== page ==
Nonetheless, the transition from a small town to a large university can be tough. Andrew Baza, a recent graduate of Dinuba High who went on to UCLA, said he often felt isolated and overwhelmed when he started college. He had gone from being a straight-A student in a small town, with easy access to teachers and a supportive family, to being one of about 6,000 in his freshman class with almost no interaction with his professors. His grades suffered, and he considered dropping out.

“I’d be lying if I said I didn’t consider quitting and going home, going to (community college),” he said. “I felt like I didn’t belong there. And I know I wasn’t the only one having these issues.”

In the end, he stayed at UCLA and graduated, thanks to encouragement from his family and friends and his own determination to succeed. After graduation, he returned to the Dinuba area to teach, in part to help students like himself.

He’s now an English teacher at Orosi High, and encourages his students to push themselves academically, take advantage of the college-prep resources at school and not be afraid to explore the world beyond their small town.

“I tell my students to go for it,” he said. “Yes, there will be culture shock, but the best way to get over culture shock is to just experience it. The only way you grow is by challenging yourself.”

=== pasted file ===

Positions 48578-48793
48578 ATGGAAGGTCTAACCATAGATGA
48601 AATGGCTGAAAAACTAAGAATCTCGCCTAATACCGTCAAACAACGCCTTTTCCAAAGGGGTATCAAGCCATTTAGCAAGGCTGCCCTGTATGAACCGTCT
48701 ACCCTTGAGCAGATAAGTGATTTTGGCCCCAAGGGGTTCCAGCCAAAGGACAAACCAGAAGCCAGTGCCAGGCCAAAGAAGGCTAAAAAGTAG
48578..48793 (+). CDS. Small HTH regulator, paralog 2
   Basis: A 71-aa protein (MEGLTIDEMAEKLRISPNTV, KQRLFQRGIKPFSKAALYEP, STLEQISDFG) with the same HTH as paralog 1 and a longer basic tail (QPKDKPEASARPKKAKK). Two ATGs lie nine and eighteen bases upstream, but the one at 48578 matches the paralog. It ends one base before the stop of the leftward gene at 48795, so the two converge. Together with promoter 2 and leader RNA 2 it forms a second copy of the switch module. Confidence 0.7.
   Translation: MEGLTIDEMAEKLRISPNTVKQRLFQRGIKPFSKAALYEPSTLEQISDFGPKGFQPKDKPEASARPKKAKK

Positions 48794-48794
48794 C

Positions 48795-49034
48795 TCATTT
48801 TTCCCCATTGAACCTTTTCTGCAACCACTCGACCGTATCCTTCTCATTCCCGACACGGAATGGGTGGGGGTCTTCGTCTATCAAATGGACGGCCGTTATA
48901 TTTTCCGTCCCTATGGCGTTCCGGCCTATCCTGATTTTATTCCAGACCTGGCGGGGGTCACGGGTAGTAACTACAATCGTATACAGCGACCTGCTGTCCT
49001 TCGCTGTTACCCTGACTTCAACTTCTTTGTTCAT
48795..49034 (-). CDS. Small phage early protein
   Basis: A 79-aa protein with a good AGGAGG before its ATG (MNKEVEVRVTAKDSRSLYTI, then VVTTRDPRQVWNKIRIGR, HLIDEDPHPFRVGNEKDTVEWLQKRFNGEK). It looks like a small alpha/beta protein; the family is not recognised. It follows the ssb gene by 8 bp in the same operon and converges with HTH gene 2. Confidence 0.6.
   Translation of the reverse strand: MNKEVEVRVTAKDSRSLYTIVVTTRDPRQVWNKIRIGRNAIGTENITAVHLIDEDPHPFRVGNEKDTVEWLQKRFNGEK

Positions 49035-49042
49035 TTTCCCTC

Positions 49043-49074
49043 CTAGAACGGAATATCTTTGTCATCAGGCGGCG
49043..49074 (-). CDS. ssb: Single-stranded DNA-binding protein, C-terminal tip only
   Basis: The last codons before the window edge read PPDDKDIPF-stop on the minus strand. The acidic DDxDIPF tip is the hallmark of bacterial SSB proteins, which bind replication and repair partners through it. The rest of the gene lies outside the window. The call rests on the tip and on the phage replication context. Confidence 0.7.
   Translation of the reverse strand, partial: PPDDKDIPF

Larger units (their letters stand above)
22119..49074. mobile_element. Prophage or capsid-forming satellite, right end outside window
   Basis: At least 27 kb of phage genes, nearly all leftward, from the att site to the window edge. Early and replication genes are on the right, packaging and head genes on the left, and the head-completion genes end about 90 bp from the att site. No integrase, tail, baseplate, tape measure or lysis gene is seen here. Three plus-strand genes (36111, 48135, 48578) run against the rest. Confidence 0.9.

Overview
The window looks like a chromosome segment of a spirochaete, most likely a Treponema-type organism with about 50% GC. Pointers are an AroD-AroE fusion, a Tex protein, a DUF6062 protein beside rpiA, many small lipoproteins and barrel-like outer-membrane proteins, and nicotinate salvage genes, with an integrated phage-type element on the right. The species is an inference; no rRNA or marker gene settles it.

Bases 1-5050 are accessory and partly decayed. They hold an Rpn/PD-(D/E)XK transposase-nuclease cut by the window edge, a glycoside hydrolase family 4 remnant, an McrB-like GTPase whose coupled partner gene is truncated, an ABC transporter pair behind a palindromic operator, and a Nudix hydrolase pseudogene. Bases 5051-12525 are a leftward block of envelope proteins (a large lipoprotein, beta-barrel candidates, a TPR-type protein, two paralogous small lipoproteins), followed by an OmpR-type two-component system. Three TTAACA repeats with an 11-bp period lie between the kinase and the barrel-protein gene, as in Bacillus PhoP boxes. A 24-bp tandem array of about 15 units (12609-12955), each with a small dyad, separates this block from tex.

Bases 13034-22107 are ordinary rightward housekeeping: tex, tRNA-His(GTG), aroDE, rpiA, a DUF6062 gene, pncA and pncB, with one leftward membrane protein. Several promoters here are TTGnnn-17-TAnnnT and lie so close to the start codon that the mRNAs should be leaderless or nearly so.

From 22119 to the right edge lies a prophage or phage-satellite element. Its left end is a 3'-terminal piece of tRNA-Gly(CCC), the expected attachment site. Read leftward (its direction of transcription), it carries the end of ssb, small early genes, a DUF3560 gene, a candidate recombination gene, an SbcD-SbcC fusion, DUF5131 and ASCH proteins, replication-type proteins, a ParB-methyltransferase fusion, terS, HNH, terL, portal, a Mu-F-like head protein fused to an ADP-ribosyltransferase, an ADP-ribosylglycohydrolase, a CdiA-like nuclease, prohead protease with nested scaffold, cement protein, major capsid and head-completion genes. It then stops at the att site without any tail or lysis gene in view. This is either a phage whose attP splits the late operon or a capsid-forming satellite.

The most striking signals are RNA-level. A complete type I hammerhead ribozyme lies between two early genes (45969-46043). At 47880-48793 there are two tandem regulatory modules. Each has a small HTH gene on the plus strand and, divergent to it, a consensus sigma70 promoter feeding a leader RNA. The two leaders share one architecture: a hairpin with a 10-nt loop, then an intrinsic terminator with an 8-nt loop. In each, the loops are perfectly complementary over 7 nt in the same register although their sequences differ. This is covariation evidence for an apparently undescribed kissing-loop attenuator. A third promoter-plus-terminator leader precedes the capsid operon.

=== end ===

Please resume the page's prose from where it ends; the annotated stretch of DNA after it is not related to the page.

In Buttonwillow, a farm town of about 1,500 west of Bakersfield, test scores have risen significantly since the K-8 district started focusing on college readiness. Since 2015, the district has seen a 28 percent jump in math scores and an 8 percent increase in English scores, according to the most recent state assessments.

Among other measures, the district has expanded its bilingual programs and started promoting college to families and children as soon as they start school.

The district is also working with the local high school, Shafter High, to track its students after graduation. Last year, a Buttonwillow graduate went on to UCLA, one of the few such students in recent memory.

That’s a big accomplishment for a district where 66 percent of the students are learning English, and as recently as eight years ago had the lowest math and English scores in Kern County (which itself had scores well below the state average), said Hiedi Witcher, assistant superintendent and principal.

“There had been a mentality here that kids can’t do any better, a belief that, hey, we’ve always been bad, maybe this is the best we can do,” she said. “Now when you come to our campus, you see kids walking around in Harvard T-shirts. They know what they want to major in and where they want to go.”

Taking parents on college tours made a big difference, she said. Families who had been reluctant to push their children toward higher education relaxed once they saw the dorms, the classrooms and everything college had to offer.

“We want to give our kids the opportunity to go beyond Buttonwillow,” she said. “And if they do come back, they can have plenty of options” no matter what they decide to do, whether it’s a career in the skilled trades or as a college-educated professional.